Dr. C. George Boeree
The Frontal Lobe
Starting from the central sulcus and working forward, we first have the
motor cortex, which sends its
signals down to the body to control the skeletal muscles.
Just in front of the motor cortex there is the premotor cortex, which is where we
compose and rehearse movements before we engage in them. Broca's
area for speech production is part of the premotor cortex.
And then we have the prefrontal cortex,
of the most interesting things occur. Some say that
will power, our sense of reality, and our sense of our own personality
A few areas of the prefrontal cortex are at least partially
understood. The dorsolateral
area (high and to the sides) appears to allow us to hold ideas in
awareness, focus on them, and even manipulate them.
The ventromedial area (low and
close to the midline) seems to be involved in emotional experience and
provides us with the feeling that things make sense and have
meaning. Low levels of activity here are associated with
depression: Nothing makes any sense. High levels, on the
other hand, are associated with mania: Every little thing is full
The orbital area of the
prefrontal cortex (just above the eyeballs) tells us when something is
wrong and requires serious attention. It also has the ability to
inhibit behaviors that are inappropriate, such as those that are
harmful to us or are socially unacceptable. This includes the
counteract the signals for aggression from the amygdala in the limbic
system. It is believed that many violent criminals have had
damage to this area of the brain.
In the most frontal part of the prefrontal lobe is an area devoted to
interpreting people's intentions and motives. Autistic people
seem to have some sort of defect in this location.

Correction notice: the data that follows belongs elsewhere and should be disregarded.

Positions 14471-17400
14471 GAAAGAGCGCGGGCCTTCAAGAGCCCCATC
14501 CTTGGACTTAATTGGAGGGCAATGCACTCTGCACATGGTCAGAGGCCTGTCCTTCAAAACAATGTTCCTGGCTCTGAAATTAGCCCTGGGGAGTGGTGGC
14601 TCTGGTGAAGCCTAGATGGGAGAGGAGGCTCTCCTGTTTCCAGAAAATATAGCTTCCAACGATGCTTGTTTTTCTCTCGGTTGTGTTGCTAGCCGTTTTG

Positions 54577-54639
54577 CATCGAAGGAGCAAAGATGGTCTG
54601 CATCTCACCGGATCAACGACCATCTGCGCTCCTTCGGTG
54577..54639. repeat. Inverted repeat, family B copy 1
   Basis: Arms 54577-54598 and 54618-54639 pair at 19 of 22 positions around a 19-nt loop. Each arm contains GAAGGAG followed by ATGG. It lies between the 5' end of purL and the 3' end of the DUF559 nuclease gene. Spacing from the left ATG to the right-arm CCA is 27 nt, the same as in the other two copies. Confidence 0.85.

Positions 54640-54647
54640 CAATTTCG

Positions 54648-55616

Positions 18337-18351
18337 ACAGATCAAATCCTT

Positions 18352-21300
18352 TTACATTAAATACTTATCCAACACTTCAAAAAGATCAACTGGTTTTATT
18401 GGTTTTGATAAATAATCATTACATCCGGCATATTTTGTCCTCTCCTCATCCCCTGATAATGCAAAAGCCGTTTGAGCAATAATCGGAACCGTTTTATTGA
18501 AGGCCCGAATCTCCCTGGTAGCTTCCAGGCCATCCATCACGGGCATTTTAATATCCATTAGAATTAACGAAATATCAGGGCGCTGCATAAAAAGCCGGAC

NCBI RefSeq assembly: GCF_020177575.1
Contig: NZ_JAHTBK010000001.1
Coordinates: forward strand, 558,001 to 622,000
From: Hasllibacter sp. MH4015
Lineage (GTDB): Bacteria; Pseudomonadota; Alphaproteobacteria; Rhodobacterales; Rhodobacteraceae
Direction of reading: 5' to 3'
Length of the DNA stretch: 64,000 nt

The Temporal Lobe
This lobe sits at the two sides of the head, under the temples.
The upper part of the temporal lobe, along the Sylvian fissure that
separates it from the frontal lobe, is the primary auditory cortex, which
receives input from cochlea. The areas around it are devoted to
interpreting sounds, and one of these in particular (Wernicke's area,
toward the boundary with the parietal lobe in the left hemisphere) is
known to be devoted to the understanding of language.
Another area is called the fusiform
gyrus, which sits low in the temporal lobe near the occipital
lobe. In the left hemisphere, it is responsible for word and
number recognition. In the right hemisphere, it is responsible
for the crucial human ability to recognize faces. Problems here
leave one with a disorder called prosopagnosia ("face blindness"),
which makes social life
There are medial (inner) areas of the temporal lobes that are closely
connected to the hippocampus and appear to be devoted to memory for
life events (episodic memory).
One very odd function of the temporal lobe is what some have called the
God spot. Stimulation
here gives people intense feelings of joy and the sense of being close
to some greater power or being "one with the universe." Some
epileptic patients get these intense feelings just before seizures, and